'Backdoor bailout' boosts Puerto Rico's revenues

WASHINGTON, Feb 10 (Reuters) - The second-largest revenue source for Puerto Rico last month was an excise tax that has been labeled a “backdoor bailout” for the struggling territory, preliminary estimates released on Monday showed.

The federal government has stated repeatedly that it will not come to the rescue of the territory, whose credit rating was cut to junk last week by two of the three major rating agencies. But the island has few financial life preservers left as its population declines and its bills mount.

Puerto Rico brought in $142.5 million last month through the excise tax, representing more than 20 percent of the territory’s $664 million general fund revenues in January. Only individual income tax collections were greater, at $175.3 million, according to the territory’s preliminary revenue report.

The excise tax is levied on multinational manufacturers doing business in Puerto Rico, primarily pharmaceutical and medical device companies such as Johnson & Johnson and Pfizer, according to Martin Sullivan, chief economist for the publication Tax Analysts.

Under a reform plan enacted in 2011, some corporations can take a credit on their federal taxes for the Puerto Rico tax, known as “Act 154.” The Internal Revenue Service has said it will not challenge taxpayers taking the credit, which effectively created a federal subsidy for taxes paid to financially hobbled Puerto Rico.

For three years, the IRS and Treasury Department have been assessing the legality of the credit. The evaluations continue, a Treasury Spokesperson said on Monday, adding that any final decision will be “prospective.” That means corporations will not have to pay retroactively for taking the credit if it is ultimately deemed unconstitutional.

“Until the IRS issues a ruling, Puerto Rico can collect the tax and companies can take the credit,” said David Kotok, chief investment officer for Cumberland Advisors, calling the scheme a “backdoor bailout.”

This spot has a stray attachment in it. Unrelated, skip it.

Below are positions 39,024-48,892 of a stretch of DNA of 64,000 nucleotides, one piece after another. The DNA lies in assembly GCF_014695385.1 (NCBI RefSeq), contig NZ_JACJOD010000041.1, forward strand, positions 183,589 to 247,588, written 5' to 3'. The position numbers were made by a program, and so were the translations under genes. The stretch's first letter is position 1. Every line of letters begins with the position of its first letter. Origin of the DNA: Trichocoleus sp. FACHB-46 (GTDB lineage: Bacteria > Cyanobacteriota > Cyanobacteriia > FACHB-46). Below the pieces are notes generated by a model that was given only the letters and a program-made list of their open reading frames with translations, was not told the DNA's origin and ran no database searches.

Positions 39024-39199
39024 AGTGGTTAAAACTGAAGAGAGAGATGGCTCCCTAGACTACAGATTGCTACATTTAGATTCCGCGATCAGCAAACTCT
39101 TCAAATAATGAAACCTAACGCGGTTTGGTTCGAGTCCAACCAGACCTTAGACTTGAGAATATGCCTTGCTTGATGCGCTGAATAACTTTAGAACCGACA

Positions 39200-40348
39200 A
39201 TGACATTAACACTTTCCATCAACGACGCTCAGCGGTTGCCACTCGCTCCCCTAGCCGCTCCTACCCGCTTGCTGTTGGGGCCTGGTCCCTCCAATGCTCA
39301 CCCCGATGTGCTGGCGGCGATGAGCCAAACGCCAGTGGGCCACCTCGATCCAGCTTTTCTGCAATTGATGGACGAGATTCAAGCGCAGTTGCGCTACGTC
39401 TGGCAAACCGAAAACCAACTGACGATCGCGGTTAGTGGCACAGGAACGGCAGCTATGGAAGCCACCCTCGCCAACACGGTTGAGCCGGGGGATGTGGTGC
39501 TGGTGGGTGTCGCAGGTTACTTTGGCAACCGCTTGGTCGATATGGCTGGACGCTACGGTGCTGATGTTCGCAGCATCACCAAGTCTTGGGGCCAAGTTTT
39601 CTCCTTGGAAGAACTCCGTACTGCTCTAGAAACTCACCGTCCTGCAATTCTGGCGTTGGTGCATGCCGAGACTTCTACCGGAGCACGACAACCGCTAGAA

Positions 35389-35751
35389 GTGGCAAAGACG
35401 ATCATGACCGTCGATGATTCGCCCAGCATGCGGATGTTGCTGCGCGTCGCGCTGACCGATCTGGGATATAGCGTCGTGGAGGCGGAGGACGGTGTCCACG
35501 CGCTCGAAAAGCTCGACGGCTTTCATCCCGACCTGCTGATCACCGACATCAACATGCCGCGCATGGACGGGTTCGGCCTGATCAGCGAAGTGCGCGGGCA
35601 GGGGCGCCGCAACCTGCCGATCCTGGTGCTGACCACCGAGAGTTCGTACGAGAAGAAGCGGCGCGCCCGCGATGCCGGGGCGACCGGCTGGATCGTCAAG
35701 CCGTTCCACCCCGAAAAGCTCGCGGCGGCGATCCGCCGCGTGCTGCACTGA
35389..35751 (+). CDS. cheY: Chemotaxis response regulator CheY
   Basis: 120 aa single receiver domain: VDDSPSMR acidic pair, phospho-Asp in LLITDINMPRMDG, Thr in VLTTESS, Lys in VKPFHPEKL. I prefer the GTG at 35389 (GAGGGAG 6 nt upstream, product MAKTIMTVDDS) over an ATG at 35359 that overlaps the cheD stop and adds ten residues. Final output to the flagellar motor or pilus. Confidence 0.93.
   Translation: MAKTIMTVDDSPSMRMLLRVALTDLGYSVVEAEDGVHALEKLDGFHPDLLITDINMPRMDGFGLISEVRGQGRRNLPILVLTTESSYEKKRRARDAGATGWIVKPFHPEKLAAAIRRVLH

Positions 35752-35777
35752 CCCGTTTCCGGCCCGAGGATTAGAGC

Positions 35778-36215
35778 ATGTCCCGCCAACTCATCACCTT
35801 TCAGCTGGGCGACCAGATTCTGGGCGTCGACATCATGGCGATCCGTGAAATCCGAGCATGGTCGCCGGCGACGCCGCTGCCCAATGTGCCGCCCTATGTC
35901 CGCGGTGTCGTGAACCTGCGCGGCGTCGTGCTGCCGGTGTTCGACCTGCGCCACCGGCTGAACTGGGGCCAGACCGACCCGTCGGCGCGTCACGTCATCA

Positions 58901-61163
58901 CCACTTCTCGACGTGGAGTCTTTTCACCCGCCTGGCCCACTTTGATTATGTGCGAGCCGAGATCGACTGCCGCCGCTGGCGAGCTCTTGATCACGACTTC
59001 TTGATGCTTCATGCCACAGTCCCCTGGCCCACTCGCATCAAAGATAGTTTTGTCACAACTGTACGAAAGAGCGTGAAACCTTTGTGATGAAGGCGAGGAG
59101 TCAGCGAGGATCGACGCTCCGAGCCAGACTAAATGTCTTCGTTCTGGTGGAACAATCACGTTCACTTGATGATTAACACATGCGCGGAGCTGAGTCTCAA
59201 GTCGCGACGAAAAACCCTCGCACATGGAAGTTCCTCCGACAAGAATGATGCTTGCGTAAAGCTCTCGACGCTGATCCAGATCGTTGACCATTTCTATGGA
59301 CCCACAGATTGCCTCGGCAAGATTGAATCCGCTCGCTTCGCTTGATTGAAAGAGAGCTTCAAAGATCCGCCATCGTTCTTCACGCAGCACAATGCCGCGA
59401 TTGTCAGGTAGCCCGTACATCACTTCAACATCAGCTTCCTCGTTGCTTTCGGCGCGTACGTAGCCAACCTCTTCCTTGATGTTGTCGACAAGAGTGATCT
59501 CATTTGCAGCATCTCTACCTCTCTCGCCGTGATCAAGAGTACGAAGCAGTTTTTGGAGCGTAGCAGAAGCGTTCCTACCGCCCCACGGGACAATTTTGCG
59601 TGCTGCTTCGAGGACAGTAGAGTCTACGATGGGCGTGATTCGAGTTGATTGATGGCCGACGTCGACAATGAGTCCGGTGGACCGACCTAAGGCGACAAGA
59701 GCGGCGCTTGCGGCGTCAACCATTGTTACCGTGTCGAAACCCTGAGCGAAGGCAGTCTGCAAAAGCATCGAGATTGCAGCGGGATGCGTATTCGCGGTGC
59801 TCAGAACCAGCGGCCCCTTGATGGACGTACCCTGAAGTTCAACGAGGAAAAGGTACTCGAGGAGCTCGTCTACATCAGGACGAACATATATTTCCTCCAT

“Puerto Rico gets a transfer of a couple of billion a year below the radar,” he said.

The territory expects to keep relying on Act 154 collections. It increased the tax’s rate last year to 4 percent and also extended the tax through 2017.

Revenues from Act 154 will likely total $1.956 billion for the fiscal year that started in July, compared with $1.67 billion in fiscal 2013, according to a financial statement released in October.

Those totals are roughly equal to the interest costs on Puerto Rico’s $70 billion in outstanding debt, said Kotok.

“Imagine what would happen if it didn’t get the subsidy,” he said, calling the arrangement uncertain. “How can you expect anyone to make an investment?”

For the first half of fiscal 2014, Act 154 provided $1.04 billion to Puerto Rico’s treasury, close to the $1.054 billion that came from individuals and less than the $1.02 billion paid by corporations, according to Monday’s report.

In November, Act 154 collections were the top revenue source, at $135.3 million, followed closely by individual income taxes of $132 million. In December they totaled $176.5 million, second only to corporate tax collections of $305.5 million.

“This look-the-other-way approach to the credit-ability of the tax may be questionable procedure and policy, but it has furthered the Obama administration’s goal of maximizing assistance to Puerto Rico under current law,” wrote Sullivan, who first highlighted the growth of Act 154 last month. “It is unlikely in these times of extremely tight budgets that the administration could obtain congressional approval for financial benefits of similar magnitude.”